It is with an empty gaze and looking at the ground that Jennifer Lawrence spends a good part of the movie “Passage”. Directed by Lila Neugebauer, the feature played in foreign festivals, such as the one in Toronto, under the title “Causeway”, and is now available to Brazilian audiences on Apple TV+.
In the story, we follow a US Army engineer who returns to the country after a stint in Afghanistan. The return is against her will, but Lynsey was in an accident that left her with brain damage. Without absolute control of her motor functions, she is under the supervision of a caregiver until she is able to return to her hometown.
Directing “Passage”, for Neugebauer, was an opportunity to understand what is behind the military culture so ingrained in the collective unconscious of Americans. The filmmaker says that, with the project, she was able to understand the real reasons that lead so many people to enlist, beyond the easy justification of patriotism.
She, who comes from a New York home marked by art and theater visits, has no veterans in her family circle. The exception is a friend, who was like a kind of guide from the moment she received the script.
“He was the first person I met who had served in the Army. When I was making the film, I decided to hear about his experiences and it was transformative. It not only opened my eyes to what drives people to enlist, but to the challenges they face when they return”, says Neugebauer, who then plunged into an intense period of research, talking to other military personnel, people who suffered injuries like the character’s and health professionals.
“But the movie goes further than that. I remember even before, when I received the first draft, I was immediately disarmed. I have nothing to do with that universe, but I was surprised at how these characters relate to such universal issues. as grieving, belonging and human connection.”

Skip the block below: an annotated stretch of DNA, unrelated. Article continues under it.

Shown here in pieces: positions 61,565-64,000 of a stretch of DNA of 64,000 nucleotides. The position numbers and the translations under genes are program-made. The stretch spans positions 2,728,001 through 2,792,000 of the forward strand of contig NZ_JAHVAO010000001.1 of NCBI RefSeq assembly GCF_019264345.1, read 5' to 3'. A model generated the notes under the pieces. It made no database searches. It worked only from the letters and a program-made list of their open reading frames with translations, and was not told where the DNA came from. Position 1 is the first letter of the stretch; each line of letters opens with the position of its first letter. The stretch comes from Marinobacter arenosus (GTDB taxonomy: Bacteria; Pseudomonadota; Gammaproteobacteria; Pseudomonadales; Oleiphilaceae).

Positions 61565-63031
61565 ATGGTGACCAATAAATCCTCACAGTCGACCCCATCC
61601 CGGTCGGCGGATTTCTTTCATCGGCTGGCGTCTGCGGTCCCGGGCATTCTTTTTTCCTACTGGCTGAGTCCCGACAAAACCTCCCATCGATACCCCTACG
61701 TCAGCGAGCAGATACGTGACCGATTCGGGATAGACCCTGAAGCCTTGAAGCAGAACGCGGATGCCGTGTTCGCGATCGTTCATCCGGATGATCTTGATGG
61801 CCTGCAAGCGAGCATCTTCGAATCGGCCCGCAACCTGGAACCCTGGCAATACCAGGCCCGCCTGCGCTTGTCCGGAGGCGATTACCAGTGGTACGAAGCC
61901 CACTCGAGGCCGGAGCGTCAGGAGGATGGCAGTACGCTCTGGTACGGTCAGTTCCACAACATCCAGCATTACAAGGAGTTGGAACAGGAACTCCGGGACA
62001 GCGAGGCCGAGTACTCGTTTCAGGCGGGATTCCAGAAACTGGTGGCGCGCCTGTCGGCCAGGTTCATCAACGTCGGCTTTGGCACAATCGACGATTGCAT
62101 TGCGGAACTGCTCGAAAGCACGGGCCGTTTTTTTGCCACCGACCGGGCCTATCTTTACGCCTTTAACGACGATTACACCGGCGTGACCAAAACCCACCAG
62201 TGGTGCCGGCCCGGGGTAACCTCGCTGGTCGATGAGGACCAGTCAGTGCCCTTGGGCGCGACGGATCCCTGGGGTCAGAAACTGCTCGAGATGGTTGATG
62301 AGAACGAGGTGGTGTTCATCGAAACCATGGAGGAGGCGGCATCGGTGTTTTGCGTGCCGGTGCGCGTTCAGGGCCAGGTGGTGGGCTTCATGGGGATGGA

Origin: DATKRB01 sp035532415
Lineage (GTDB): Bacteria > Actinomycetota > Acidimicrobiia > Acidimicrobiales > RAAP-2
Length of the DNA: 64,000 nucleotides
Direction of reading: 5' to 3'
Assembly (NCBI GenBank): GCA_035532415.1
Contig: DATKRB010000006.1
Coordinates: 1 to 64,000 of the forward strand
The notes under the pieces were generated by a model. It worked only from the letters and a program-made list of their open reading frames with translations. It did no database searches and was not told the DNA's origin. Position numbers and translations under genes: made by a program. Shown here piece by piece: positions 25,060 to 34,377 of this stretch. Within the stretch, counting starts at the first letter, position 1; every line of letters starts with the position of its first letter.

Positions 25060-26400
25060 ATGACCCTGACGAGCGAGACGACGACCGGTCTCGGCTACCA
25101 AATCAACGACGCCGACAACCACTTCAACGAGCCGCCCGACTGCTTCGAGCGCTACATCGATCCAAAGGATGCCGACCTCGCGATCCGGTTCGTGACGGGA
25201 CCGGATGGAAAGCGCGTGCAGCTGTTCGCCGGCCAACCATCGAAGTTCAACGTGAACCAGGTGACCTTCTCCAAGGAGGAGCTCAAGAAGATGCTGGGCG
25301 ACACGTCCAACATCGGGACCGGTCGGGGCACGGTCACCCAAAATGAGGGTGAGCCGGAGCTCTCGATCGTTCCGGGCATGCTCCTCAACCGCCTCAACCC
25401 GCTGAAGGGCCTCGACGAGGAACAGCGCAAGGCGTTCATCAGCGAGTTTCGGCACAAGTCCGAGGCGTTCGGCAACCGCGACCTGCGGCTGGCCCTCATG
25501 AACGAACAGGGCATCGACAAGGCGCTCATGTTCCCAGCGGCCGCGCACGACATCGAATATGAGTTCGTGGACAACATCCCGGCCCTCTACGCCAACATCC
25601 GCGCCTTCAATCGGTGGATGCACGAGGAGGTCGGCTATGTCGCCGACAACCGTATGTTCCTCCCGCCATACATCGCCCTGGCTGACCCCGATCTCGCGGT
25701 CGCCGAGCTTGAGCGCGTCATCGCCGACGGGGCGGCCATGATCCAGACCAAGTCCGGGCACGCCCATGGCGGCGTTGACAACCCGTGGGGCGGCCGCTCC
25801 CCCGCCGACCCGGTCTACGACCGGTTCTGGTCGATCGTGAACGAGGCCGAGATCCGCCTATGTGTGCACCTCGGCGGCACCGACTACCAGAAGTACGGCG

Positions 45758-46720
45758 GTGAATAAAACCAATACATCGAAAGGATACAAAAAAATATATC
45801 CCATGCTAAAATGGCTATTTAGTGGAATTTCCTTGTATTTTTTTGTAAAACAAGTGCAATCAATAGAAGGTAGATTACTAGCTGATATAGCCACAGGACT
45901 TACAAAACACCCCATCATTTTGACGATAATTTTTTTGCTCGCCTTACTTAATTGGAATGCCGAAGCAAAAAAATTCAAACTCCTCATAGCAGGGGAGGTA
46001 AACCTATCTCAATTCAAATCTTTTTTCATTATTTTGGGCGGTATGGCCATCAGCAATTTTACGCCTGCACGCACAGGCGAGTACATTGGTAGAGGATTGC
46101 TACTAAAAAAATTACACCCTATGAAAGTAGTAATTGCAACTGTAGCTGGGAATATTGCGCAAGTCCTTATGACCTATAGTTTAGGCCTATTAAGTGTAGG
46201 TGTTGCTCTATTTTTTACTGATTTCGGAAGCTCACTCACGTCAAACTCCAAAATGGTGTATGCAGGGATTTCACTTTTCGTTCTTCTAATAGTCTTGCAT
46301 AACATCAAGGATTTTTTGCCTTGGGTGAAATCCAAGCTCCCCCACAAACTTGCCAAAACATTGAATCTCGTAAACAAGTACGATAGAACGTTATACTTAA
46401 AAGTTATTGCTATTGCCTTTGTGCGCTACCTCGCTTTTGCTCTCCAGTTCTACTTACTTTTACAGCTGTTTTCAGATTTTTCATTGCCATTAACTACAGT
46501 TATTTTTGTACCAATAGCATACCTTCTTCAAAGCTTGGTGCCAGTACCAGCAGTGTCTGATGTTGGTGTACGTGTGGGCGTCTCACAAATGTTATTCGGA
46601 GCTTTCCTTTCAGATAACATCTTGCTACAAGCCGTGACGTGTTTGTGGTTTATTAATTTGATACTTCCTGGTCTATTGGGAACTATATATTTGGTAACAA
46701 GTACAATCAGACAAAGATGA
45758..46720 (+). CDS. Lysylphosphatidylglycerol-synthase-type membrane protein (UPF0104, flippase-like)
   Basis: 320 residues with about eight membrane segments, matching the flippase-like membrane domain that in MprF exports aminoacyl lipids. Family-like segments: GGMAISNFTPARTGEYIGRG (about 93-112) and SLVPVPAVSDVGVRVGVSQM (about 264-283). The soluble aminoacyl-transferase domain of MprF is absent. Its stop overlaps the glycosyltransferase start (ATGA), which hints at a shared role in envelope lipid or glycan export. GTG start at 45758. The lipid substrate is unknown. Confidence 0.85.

In addition to the traumas of the battlefield, the return of the protagonist of “Passage” home brings with it personal traumas, carried since her humble childhood and in which she did not receive much attention. “The problem is that house, I was the only one to leave there”, says the character in an outburst, suggesting the enlistment as an escape from the reality in which she grew up.
She shares the story with Brian Tyree Henry’s character, who survived a tragic traffic accident that left him with the same feelings of guilt and helplessness, despite the totally different contexts in which the pair acquire their traumas.
It is from long conversations that “Passage” is built. Little happens around, and there are few people Lawrence and Tyree Henry can open up to, which brings the film closer to a verbose, reflective play, something that, Neugebauer says, may be a legacy of their past.
This is the first feature by the American, who for a decade has been building a solid career in the theater, which culminated in the Tony-nominated revival of “The Waverly Gallery”, a play by Kenneth Lonergan –another name that has migrated to cinema– about the Alzheimer’s.
It wasn’t just the director, however, who saw a certain freshness in “Passagem”, a possibility to give her career a jolt. Jennifer Lawrence, too, welcomed the script as an opportunity to reinvent herself — or, rather, return to her cinematic roots.
For the actress, this is a return to a time when fame didn’t asphyxiate her and when there were no multi-million dollar contracts tying her to Hollywood super-franchises – “The Hunger Games” and “X-Men”, by name. Not since the indie hit Winter of the Soul, which earned her her first Oscar nomination 12 years ago, has not starred in such a restrained and intimate project.
After a hiatus caused by marriage and pregnancy, the actress broke with the talent agency that represented her for a decade and suggested to The New York Times that the decision was like a release. There was a barrier preventing smaller projects from getting to her, and Lawrence didn’t want to be shielded from them. “I felt more like a celebrity than an actress,” she said.
“Passage” is the first of other much smaller-scale films that, say, “Red Sparrow” and “Passengers” she will now star in. It also marks her debut as a producer, in a move similar to that of other Hollywood stars who seek to have more control over their careers.